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Pursuers And Distancers Need To Take Sexual Risks

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Eroticism

Pursuers And Distancers Need To Take Sexual Risks

Pursuers and distancers must lose their inhibitions!

In Do you Want To Maintain Marital Eroticism, we discussed the relational risks in marriage for each opposing side of the closeness continuum: pursuers<—>distancers. Ironically the ability to be happier lies in risking what we fearmost. Pursuers must risk the fear of abandonment and losing control and distancers must risk the fear of being smothered or being controlled.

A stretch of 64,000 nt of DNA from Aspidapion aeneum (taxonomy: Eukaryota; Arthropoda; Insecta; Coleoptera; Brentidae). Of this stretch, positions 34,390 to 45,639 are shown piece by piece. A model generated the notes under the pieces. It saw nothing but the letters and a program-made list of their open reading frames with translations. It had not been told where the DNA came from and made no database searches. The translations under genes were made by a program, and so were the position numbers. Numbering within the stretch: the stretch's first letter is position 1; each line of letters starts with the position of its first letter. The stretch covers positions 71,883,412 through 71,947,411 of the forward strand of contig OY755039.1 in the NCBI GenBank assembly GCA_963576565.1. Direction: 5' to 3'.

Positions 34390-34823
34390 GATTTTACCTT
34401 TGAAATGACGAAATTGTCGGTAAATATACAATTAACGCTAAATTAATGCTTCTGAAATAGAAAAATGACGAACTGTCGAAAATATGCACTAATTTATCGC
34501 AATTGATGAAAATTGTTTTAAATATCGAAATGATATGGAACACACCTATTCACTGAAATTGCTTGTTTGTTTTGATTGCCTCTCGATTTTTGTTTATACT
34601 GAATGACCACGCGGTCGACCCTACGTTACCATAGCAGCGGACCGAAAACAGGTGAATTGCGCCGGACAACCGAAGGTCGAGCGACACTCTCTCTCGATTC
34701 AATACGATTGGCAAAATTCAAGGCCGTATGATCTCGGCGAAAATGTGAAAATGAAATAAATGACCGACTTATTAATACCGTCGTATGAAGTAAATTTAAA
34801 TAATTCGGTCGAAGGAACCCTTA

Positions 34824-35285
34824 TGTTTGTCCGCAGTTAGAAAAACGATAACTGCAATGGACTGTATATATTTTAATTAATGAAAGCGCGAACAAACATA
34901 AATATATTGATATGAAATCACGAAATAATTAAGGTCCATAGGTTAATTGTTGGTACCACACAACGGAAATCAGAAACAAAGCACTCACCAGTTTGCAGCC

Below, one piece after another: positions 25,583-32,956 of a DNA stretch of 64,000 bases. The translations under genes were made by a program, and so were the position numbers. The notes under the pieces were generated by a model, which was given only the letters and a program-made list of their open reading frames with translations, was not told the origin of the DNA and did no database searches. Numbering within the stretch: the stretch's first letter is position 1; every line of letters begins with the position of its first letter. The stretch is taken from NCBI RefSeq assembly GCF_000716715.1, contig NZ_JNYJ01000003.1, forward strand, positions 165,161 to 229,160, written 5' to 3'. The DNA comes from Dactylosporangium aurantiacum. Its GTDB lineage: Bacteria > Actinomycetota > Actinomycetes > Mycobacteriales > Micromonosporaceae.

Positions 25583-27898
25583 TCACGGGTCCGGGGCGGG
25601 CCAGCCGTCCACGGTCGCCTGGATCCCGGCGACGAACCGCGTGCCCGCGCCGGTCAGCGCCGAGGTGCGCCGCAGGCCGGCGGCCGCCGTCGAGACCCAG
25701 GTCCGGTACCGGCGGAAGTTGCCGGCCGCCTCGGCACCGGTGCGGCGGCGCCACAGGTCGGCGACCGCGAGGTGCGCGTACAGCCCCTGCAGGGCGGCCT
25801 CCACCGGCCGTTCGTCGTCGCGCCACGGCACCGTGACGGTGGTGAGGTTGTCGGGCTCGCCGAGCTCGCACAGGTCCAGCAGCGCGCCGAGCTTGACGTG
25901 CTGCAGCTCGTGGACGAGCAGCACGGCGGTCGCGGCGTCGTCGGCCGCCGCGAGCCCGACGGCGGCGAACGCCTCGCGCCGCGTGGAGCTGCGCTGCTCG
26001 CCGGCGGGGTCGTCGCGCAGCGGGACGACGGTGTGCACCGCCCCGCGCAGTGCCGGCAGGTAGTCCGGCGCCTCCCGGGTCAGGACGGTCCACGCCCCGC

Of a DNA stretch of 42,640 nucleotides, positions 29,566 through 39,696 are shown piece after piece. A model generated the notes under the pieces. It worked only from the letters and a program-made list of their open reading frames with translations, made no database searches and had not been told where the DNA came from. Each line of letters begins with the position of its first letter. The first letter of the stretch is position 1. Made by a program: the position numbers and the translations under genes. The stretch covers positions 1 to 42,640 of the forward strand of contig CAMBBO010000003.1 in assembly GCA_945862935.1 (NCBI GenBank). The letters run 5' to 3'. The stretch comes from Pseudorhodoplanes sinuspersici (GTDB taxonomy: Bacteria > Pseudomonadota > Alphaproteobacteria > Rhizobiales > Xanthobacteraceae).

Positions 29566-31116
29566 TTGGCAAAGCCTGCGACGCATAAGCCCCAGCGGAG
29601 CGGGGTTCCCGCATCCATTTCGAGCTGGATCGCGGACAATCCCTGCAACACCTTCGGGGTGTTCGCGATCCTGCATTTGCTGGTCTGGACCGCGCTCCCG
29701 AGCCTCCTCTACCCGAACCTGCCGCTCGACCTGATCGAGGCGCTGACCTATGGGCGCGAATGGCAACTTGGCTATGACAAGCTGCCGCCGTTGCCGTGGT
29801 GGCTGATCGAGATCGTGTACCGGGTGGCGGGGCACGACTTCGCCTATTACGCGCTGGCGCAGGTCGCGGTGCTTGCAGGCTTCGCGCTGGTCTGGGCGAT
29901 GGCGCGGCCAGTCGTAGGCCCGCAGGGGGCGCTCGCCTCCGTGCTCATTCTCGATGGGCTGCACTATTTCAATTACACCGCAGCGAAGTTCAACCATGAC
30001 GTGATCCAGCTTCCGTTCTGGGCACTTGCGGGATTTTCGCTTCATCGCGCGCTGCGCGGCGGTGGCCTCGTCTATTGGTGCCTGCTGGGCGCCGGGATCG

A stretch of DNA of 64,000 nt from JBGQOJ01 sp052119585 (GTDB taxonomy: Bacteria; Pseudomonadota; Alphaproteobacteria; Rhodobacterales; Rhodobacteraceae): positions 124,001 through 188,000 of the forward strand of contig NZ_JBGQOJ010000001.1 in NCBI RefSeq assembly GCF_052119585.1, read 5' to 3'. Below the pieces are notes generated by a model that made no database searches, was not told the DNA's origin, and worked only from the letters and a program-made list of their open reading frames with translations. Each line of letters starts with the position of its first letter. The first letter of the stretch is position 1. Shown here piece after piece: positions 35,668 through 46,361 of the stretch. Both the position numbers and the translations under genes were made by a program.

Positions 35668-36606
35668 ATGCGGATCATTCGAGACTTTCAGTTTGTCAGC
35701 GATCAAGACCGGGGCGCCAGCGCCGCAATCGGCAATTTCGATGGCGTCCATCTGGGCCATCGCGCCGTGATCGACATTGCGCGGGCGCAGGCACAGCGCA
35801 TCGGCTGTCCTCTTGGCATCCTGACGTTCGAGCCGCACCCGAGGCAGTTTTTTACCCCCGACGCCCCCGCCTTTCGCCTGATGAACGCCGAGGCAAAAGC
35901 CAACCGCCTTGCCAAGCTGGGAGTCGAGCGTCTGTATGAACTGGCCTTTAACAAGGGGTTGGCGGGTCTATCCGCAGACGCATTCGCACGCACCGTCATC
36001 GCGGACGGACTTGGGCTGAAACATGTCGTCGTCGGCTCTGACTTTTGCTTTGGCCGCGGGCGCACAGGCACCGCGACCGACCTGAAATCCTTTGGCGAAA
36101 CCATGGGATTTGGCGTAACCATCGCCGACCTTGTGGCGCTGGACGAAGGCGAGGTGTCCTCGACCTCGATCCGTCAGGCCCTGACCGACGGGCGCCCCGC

Risking sexually is also imperative if we are to make love for a lifetime with one person. Pursuers often complain of endless rejection by their partners. Does this mean they should stop initiating sex? No, not exactly. My experience with pursuers who simply wait for sex whenever their distancing partner gets around to it is—no sex. Rather, they must present their need for sex to be regular (within reason) and erotic in the marriage. Without nagging continuously, if over a specified time frame, they observe their partner’s change or lack thereof, pursuers must make a difficult decision about the compatibility of the relationship. Fidelity cuts two ways: we pledge to stay away from all others but we implicitly or explicitly (With my body, I thee worship) promise an alive eroticism with our spouse. The pursuer must decide if they really want a relationship without positive fidelity or are simply dependent. I know this sounds really tough and it is. But in the meantime, pursuers can overcome their own contributions to the lack of sex – inhibition, poor seduction skills, lack of subtlety, inept technique, and/or anxious initiation patterns.